First Lesson: Exodus 3: 1-15
Responsive Reading: Psalm 105: 1-6, 23-26, 45b
Second Lesson: Romans 12: 9-21
Gospel Lesson: Matthew 16: 21-28
Grace and Peace from Our Lord and Savior Jesus Christ,
Today, I want to reflect on perhaps the most well-known story of the Old Testament in the story of Moses and the Exodus from Egypt. Moses is the most important character in the whole Old Testament. Four books of the Bible (Exodus, Leviticus, Numbers, and Deuteronomy) are written about the story of Moses’ life from the time of his birth to his death after forty years of leading the Israelites through the wilderness to the brink of the Promised Land.
The story of Moses starts about three generations before during the story of Joseph. Joseph sold into slavery by his brothers. He ends up in prison where he showcases the ability to interpret dreams. Pharaoh brings Joseph before him where he interprets Pharaoh’s dream to mean that Egypt will have harvests of seven years of plenty followed by seven years of famine, so they needed to save grain. Egypt because of Joseph’s talent becomes the richest nation in the world. Joseph becomes second in command to Pharaoh himself. The story ends happily with all of Joseph’s huge family of ten half-brothers, one brother, Dad, and others immigrating to Egypt with Pharaoh’s blessing.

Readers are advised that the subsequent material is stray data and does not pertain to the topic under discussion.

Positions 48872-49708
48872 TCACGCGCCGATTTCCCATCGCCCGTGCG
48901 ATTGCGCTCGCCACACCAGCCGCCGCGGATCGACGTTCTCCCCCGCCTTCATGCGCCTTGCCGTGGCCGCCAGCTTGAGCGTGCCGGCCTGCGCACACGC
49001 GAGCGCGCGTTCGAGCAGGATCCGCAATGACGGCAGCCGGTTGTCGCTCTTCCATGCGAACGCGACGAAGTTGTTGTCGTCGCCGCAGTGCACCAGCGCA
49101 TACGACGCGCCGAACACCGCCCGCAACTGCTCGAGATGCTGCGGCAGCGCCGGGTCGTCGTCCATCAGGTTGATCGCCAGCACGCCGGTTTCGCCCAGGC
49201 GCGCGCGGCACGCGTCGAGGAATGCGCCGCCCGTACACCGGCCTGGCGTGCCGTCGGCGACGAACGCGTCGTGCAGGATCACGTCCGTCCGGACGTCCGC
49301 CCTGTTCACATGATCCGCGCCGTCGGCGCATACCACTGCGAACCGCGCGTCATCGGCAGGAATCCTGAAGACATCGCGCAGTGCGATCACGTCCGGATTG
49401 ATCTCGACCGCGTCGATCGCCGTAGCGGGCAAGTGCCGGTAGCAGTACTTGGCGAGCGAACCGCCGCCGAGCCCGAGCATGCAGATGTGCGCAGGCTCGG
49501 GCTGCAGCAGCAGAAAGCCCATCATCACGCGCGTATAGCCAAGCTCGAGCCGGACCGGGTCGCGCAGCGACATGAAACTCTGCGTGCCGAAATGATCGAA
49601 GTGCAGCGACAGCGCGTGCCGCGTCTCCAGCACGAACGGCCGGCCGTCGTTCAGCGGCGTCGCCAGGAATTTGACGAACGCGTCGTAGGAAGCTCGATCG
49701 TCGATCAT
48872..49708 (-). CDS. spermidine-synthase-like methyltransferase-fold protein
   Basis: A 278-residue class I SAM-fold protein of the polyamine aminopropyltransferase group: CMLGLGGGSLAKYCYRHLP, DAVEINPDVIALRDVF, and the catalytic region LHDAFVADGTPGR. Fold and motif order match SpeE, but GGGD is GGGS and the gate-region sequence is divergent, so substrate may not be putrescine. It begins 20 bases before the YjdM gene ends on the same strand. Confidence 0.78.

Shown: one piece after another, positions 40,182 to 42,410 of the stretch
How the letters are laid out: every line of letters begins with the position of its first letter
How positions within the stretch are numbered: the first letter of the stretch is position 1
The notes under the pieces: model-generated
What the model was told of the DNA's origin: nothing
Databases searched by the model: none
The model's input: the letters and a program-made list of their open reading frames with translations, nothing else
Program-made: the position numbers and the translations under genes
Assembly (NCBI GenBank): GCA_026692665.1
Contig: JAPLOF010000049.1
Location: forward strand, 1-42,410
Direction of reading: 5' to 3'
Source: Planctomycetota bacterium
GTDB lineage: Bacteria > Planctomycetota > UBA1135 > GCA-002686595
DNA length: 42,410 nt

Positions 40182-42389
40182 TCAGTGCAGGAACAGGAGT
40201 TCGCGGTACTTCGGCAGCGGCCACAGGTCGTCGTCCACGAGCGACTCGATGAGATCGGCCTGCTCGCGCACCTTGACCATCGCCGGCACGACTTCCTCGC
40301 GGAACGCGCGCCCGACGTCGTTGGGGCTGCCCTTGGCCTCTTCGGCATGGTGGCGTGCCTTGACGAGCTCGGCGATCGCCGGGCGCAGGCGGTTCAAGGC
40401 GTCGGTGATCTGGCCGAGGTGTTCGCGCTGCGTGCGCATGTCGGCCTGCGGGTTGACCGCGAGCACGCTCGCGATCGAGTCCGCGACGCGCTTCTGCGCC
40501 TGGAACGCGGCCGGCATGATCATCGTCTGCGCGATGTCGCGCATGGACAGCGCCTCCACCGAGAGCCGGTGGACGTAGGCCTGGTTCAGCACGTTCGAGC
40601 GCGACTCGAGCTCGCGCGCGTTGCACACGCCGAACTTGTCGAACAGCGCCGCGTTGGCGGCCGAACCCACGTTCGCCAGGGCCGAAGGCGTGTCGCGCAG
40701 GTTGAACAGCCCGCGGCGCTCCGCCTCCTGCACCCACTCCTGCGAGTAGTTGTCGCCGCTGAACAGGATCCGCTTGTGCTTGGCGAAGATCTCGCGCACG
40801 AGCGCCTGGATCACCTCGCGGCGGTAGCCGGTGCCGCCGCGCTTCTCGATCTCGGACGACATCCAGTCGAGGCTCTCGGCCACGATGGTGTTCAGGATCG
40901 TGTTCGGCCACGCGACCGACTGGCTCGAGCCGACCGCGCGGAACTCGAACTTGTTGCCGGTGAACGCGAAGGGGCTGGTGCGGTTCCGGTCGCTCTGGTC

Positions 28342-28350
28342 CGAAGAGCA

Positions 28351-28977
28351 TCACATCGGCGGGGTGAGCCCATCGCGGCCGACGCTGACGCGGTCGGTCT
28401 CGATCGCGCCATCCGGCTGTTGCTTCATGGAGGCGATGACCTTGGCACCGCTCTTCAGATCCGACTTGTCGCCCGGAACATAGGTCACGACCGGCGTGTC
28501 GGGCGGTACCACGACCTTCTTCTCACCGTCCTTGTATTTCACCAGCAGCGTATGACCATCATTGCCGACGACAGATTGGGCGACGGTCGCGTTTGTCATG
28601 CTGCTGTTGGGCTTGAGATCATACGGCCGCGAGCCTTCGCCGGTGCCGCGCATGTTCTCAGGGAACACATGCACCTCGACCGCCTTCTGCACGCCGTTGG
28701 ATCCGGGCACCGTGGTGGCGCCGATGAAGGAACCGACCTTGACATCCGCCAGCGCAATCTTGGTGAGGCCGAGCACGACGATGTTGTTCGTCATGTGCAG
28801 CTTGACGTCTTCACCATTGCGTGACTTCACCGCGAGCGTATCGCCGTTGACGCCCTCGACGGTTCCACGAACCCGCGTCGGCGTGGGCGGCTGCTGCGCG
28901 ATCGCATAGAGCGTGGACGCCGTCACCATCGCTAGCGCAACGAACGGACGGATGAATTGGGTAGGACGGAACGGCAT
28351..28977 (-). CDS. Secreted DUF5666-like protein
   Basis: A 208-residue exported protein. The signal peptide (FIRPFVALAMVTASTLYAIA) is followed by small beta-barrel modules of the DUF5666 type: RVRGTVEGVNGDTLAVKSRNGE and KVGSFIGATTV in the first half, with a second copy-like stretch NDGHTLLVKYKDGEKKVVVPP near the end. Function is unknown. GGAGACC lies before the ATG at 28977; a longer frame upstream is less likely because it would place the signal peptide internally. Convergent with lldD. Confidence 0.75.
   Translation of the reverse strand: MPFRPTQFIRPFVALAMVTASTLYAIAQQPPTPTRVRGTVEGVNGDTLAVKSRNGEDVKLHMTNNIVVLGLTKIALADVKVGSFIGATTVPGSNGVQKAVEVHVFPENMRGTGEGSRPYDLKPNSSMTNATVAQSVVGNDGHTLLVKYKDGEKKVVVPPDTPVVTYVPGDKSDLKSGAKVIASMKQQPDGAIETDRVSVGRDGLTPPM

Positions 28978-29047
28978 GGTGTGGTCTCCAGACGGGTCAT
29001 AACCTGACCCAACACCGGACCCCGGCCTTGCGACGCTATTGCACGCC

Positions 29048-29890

As Genesis ends about 65 years passes between the death of Joseph and the birth of Moses. The Egyptian attitude towards the Jewish people changes greatly in this time. The Egyptians figured that the Israelites were becoming too numerous. The Egyptians began to fear that the Israelites could align with Egypt’s enemies in acts of treason. So Pharaoh decided he needs to get harsh with the Israeli immigrants or else supposedly the Egyptians would suffer terrible consequences.
So this background sets up a lot of Moses’ story. Moses’s birth takes place in Egypt at a time when all Jewish boys under the age of two were supposed to be put to death as a way to reign in the Hebrew population. Moses’ mother desperate to save his life puts him in a basket and lets him float down the Nile River taking hope in nothing but dumb luck and chance. Pharaoh’s daughter discovers Baby Moses, and she would soon adopt him.
Moses grows up in privilege but one day his life changes as he sees an Egyptian beating a Hebrew slave. Moses snaps at the sight of an Egyptian mistreating a Hebrew slave. In an attempt to cover up his crime, Moses hides the body. Only for Moses’ secret to be known by everyone, Moses was a murderer, and Pharaoh was going to find him to put him to death.
Moses then flees from Egypt and becomes a Shepherd for a period of 40 years. One day, while tending to sheep, Moses saw the oddest thing that he had ever seen for a bush was burning yet it wasn’t being consumed into ashes.